Don’t Cry For Me. May 2014.

Dear Rowley,

I do think our politicians should take more notice of the Eurovision Song Contest. We haven’t had a real winner since Bucks Fizz made their mind up in 1981: the year Prince Charles married Lady Diana Spencer. It was all down hill from there. Nowadays we could nominate Shirley Bassey to sing for Britain and the Eastern Block and Balkan countries would gang up on us and give us nul points.

We’re not popular in Europe/Russia any more. It’s own back time since the days when we owned a third of the globe. I think Britain is still pretty spectacular. Maybe we should stop apologising and start being proud of our skirt whipping, empire building days. We’re now so nervous about immigration, political correctness and apologising for our existence. Britain is a very cool, very camp and very idiosyncratic country. We are eccentric to a fault and should celebrate our fabulous history not say sorry for it.

Argentina has of late embraced its past with a museum dedicated to the late, great Eva Peron. Evita has been something of an obsession for me since seeing the musical for the first time. Evita was an illegitimate actress/prostitute who moved to Buenos Aires with a tango singer called Magaldi and rose through the ranks to become first the mistress then wife of the future President Juan Peron. Newsreel footage of she giving speeches from the balcony of the Casa Rosada demonstrate how powerful Eva was as a politician.

Evita and President Peron were not without their faults. They soundly routed the English influence in Argentina, crushed the oligarchy, suppressed all opposition in the press and politics, made enemies disappear and allegedly siphoned off millions to a Swiss bank account. The Eva Peron Foundation embezzled millions from rich Argentine citizens to feed, clothe and house the descamisados (shirtless ones) who Eva considered herself to be a mother to.

Eva Peron died of cancer aged only thirty-three. Her funeral made the late Diana, Princess of Wales’s passing look insignificant. Her body was embalmed but after Peron was deposed in 1955 it was abducted and disappeared for decades until it was disinterred from an anonymous grave in Milan and returned to the Recoleta cemetery in Buenos Aires where she is buried beneath concrete to repel grave robbers.

When I was a child working as a secretary at the Sunday Express for Alison Macdonald the Associate Editor, I gained a little confidence and was sent on various foreign assignments including interviewing Liza Minnelli in Last Vegas and travelling to Buenos Aires to hunt down Eva’s lost wardrobe. When Evita became First Lady of Argentina, she dressed for the part. Her gowns were from Dior, Balenciaga, Jacques Fath and Norman Hartnell. Her jewels were made by Cartier, Van Cleef & Arpels and Boucheron.

When Peron was deposed, Evita’s townhouse was ransacked. Her gowns were confiscated by the government, her furs auctioned and her jewels broken down. I was doing some research in the archives of the Illustrated London News when I discovered a feature dated 1955 displaying the ‘gross excesses’ of dictator Peron and his wife Evita. I wondered where the booty had disappeared to. So Alison got the newspaper to pay for an open ticket to Buenos Aires and hunt down the couture collection.

Can’t even begin about how much fun it was being a twentysomething in Buenos Aires. I danced the tango with a man at midnight, met the British Ambassador and also met the Duchess of York’s mother Susanna Barantes who introduced me to the richest woman in Buenos who actually knew Evita. Long story short, I tracked down Evita’s possessions to an anonymous bank vault in the suburbs of Buenos Aires.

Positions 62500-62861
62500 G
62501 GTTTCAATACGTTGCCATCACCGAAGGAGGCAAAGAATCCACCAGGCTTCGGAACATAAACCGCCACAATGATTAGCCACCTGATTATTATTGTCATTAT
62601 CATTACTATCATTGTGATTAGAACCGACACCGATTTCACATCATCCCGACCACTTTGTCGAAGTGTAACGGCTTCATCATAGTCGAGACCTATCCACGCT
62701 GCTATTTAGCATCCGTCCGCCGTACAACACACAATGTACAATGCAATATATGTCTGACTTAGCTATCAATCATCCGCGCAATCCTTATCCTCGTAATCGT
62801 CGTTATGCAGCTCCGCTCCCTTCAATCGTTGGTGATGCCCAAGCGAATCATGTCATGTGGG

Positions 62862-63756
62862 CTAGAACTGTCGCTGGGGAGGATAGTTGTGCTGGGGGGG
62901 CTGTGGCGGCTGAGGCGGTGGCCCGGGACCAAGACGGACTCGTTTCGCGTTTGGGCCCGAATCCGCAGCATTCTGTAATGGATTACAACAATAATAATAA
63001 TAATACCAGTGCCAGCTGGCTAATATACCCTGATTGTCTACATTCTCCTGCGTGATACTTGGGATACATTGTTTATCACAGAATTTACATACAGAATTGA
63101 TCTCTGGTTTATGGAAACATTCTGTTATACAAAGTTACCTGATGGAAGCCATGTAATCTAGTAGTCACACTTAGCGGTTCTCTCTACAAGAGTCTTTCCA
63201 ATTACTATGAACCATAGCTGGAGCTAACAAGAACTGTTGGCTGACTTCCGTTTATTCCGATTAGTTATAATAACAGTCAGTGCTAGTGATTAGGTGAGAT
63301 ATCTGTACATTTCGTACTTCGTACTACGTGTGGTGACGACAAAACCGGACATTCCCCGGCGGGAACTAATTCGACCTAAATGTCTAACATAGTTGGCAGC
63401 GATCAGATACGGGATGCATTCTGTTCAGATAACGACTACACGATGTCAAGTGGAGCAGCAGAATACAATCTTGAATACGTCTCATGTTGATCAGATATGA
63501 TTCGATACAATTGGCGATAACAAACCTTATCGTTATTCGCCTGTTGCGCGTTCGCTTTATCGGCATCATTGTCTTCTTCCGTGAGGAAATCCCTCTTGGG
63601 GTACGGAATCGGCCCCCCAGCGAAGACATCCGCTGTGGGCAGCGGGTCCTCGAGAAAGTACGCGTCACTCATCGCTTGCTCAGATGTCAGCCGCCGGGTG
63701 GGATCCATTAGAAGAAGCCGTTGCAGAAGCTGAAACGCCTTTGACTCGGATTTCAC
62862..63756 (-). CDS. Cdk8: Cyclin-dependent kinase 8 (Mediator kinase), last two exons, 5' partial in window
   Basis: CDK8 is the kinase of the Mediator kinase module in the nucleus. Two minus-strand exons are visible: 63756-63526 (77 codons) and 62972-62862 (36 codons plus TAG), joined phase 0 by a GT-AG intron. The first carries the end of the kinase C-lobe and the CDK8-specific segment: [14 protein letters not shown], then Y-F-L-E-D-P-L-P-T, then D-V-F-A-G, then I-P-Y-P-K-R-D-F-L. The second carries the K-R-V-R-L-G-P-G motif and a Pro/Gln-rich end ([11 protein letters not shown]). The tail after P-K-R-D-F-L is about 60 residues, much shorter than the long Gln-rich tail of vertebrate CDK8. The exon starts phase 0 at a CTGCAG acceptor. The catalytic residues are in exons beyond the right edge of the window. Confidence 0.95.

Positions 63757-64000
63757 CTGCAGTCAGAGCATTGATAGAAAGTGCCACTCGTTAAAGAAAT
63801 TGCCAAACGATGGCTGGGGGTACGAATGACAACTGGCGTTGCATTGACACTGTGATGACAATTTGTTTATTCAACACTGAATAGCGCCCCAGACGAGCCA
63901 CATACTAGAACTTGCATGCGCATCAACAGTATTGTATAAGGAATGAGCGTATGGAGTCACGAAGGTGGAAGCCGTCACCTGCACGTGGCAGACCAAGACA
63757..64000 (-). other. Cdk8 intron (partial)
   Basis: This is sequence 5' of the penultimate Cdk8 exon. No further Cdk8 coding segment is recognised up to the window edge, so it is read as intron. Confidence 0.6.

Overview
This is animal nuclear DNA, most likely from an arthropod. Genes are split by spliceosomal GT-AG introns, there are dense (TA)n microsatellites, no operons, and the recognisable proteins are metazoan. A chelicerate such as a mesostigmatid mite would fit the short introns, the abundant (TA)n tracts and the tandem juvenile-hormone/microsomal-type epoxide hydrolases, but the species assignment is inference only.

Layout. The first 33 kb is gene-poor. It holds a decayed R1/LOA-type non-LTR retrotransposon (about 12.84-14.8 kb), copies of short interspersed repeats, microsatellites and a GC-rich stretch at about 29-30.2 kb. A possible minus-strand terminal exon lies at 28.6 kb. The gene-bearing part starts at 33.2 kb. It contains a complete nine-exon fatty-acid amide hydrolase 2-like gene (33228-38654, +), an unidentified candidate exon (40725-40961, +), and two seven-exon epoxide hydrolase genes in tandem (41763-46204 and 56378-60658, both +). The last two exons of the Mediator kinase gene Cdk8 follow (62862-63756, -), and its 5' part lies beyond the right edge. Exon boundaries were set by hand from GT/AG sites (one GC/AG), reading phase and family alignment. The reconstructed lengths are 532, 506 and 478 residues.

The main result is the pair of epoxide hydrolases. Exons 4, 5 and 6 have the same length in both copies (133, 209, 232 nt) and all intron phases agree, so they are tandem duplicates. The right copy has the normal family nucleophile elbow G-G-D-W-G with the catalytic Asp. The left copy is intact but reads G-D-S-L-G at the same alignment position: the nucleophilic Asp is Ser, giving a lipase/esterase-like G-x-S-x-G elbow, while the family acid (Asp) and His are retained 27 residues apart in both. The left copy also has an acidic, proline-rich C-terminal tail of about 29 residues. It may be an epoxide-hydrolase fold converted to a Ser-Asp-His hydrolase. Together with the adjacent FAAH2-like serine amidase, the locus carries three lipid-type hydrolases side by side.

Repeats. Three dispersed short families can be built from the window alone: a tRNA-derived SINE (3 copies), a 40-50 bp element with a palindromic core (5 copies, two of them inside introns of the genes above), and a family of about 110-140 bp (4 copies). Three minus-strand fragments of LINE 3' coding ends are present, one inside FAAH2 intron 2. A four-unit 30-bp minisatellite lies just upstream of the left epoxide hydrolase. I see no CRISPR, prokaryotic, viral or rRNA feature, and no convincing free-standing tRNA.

Heartbreak! Evita’s estate was still in probate. This was the early 1990s. Languishing in a vault was priceless couture, hats and shoes stored in the most appalling conditions. Two hundred pairs of white stilettos were piled into a cardboard box. Hats were squashed one on top of the other in bin bags. The couture was in trouble. The famous Christian Dior tiered tulle and sequin blue crinoline dress was wrapped in newspaper and tied with string. A pink satin jewelled cape was crushed into a box. A fabulous Balmain black velvet sheath dress trimmed with jet feathers was ripped and torn onto a mannequin that was too big for the frock.

We photographed the collection and then met a relative of one of Eva’s milliners who sold me two of her hats. These I took back to London and the Sunday Express sold one as a reader competition. The other I had to return to BA. While there I had bought a portrait of Evita that was signed. This had to be sold during one of those periods when I was short of cash (what else is new?). But I will never forget my encounters with Eva Peron.

I remember going to the Recoleta when I was staying at the Alvear Palace hotel and praying at the grave. A gaggle of tourists came up to me and asked if I was a relative. Can’t make it up can you? I also had myriad affairs in Buenos Aires. I do find the Argentineans irresistible. Buenos Aires is like Paris but with people who are pleasant as well as gorgeous. I think I went a little nuts in Argentina. I found a terrific men’s fashion boutique and would spend hours there with the owner who looked like George Clooney. At one point he kissed the back of my neck: arguably the most erotic moment in my life.

Anyway, too much information. What I have in common with a dead Argentine dictator’s wife I have no idea. But I do feel a connection with Eva Peron. I think it might be Andrew Llloyd Webber’s lyrics that do it for me: ‘and if ever I go too far, it’s because of the things you are. Beautiful town I adore you’. I feel much the same about London…